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JERUSALEM —Egypt helped broker a cease-fire to end the fighting in Gaza between Israel and the Palestinian militant group Islamic Jihad.
The truce was set to begin at 11:30 p.m. local time (2030 GMT). An Egyptian intelligence official told The Associated Press that both sides had agreed to the truce. He spoke on condition of anonymity because of the sensitive nature of the cease-fire talks.
The cease-fire would end the worst fighting in Gaza since an 11-day war between Israel and Hamas last year, according to reports.
The Health Ministry in Gaza said at least 31 people have been killed in Israeli airstrikes, including six children, while Israel says it wasn't responsible for at least nine of the deaths.
The current clashes began when Israel arrested a senior Islamic Jihad official last week and a 17-year-old Palestinian was killed. Islamic Jihad, which is based in Gaza, threatened to retaliate.
On Friday, Israel launched a pre-emptive airstrike on Gaza, killing an Islamic Jihad commander. Since then, Islamic Jihad has fired some 600 missiles at Israel, most of which have been shot down by Israel's Iron Dome system.
Israelis who live near the Gaza Strip have spent much of the past three days in bomb shelters. Adele Riemer lives in Nirim, a kibbutz located just over a kilometer from the Gaza border.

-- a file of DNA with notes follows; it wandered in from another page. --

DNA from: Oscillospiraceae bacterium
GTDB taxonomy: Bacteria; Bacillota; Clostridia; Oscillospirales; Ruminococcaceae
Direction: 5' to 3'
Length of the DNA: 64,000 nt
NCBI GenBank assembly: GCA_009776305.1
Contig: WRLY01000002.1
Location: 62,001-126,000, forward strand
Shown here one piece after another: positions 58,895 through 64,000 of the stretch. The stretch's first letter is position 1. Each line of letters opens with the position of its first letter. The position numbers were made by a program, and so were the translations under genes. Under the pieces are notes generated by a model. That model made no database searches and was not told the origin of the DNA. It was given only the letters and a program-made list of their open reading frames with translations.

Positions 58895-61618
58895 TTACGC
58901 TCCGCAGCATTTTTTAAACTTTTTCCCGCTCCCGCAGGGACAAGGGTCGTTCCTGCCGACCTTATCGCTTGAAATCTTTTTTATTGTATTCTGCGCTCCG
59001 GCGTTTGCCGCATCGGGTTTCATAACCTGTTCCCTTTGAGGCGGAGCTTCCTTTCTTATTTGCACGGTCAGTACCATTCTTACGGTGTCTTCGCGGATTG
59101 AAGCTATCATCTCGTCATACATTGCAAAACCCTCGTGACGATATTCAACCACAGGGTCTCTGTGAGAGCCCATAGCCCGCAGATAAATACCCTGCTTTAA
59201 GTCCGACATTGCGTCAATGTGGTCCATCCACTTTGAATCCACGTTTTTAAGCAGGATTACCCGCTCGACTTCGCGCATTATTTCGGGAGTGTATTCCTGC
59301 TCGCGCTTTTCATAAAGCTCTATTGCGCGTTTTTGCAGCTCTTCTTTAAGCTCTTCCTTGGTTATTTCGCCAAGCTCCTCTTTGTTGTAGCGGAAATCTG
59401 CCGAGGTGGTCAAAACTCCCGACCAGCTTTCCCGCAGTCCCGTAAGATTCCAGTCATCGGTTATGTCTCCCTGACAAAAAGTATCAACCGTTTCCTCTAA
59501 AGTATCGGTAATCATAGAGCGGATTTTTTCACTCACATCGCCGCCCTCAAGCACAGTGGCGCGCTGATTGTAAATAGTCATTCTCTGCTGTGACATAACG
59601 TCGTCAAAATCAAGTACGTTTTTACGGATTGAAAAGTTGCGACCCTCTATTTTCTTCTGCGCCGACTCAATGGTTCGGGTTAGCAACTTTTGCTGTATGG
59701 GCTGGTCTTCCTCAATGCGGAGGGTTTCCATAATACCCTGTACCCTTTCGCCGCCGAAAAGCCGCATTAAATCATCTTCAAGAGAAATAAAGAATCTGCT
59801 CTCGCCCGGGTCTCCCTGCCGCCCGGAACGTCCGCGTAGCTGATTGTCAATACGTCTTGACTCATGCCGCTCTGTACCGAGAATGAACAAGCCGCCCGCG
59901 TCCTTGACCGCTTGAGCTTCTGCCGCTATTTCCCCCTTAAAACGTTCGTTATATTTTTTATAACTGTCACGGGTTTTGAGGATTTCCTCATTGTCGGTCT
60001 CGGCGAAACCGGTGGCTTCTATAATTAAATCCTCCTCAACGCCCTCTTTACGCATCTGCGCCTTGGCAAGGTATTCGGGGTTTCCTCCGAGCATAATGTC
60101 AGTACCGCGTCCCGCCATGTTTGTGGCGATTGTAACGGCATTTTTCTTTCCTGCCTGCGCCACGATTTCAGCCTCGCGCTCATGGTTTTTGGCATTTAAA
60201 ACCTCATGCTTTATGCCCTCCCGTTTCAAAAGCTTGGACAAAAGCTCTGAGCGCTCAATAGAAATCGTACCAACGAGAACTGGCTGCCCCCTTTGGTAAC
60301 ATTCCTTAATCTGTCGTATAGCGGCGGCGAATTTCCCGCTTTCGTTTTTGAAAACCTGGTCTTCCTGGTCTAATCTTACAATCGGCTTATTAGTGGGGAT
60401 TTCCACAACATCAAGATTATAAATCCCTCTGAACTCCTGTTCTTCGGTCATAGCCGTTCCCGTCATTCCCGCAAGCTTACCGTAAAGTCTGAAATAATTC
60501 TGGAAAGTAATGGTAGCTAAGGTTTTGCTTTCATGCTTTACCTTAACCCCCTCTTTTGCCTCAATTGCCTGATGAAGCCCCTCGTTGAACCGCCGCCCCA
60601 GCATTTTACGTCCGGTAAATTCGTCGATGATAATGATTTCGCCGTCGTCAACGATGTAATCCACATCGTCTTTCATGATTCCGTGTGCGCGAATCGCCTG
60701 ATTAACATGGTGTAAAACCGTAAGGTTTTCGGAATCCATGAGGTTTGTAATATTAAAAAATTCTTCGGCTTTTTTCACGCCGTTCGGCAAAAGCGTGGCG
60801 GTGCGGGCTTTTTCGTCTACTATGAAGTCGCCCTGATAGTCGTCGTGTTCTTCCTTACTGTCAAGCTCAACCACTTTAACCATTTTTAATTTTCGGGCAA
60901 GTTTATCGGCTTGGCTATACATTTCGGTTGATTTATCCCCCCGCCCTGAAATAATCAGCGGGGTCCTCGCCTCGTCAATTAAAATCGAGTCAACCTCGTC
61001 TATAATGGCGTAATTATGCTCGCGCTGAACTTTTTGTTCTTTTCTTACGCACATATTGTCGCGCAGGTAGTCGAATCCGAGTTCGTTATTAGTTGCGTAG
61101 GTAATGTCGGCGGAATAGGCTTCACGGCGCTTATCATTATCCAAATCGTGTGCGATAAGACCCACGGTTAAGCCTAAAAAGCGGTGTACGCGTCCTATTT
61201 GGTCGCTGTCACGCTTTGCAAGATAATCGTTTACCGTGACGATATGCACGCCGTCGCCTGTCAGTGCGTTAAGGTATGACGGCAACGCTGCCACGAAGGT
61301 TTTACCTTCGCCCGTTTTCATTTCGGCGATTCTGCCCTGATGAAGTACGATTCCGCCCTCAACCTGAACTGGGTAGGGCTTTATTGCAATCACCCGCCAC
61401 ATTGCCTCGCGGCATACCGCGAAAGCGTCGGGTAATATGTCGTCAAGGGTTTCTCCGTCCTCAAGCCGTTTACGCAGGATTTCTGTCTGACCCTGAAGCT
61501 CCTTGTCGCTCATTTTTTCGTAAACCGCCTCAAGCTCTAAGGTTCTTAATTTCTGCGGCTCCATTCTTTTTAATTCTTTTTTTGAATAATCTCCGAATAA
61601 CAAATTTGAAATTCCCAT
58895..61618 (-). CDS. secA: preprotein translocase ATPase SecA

"It's scary. It is scary going outside. You count your steps. You count the distance between ... we have these external safe rooms, so you take maybe a slightly longer path but one that you know has these external safe rooms - reinforced concrete safe rooms, every hundred meters or so ... so life here is you don't get used to it, nobody gets used to stuff like this, but we know how to deal with it," she said.
An Islamic Jihad spokesman said the extremist group still has a large arsenal and that rocket fire will continue. On Sunday, dozens of rockets were fired, including at the outskirts of Jerusalem and the southern city of Beersheba.
Israel, which confirmed the cease-fire was set to take hold late Sunday, told the AP it would respond if it was violated.
Israeli analysts like General Eitan Dangot said the conflict for now is contained but could spiral if the Islamist Hamas movement, which controls Gaza, becomes involved.
"From Israel's point of view, Hamas is outside this escalation; we have of course nothing to do with the population of Gaza - more than 2 million people," he said.
Analysts say it seems that Hamas supports a cease-fire and does not want to become drawn into the fighting.
Meanwhile, China, France, Ireland, Norway and the United Arab Emirate have requested a closed U.N. Security Council meeting Monday to discuss the developments in Gaza.
Margaret Besheer contributed to this report. Some material came from The Associated Press and Reuters.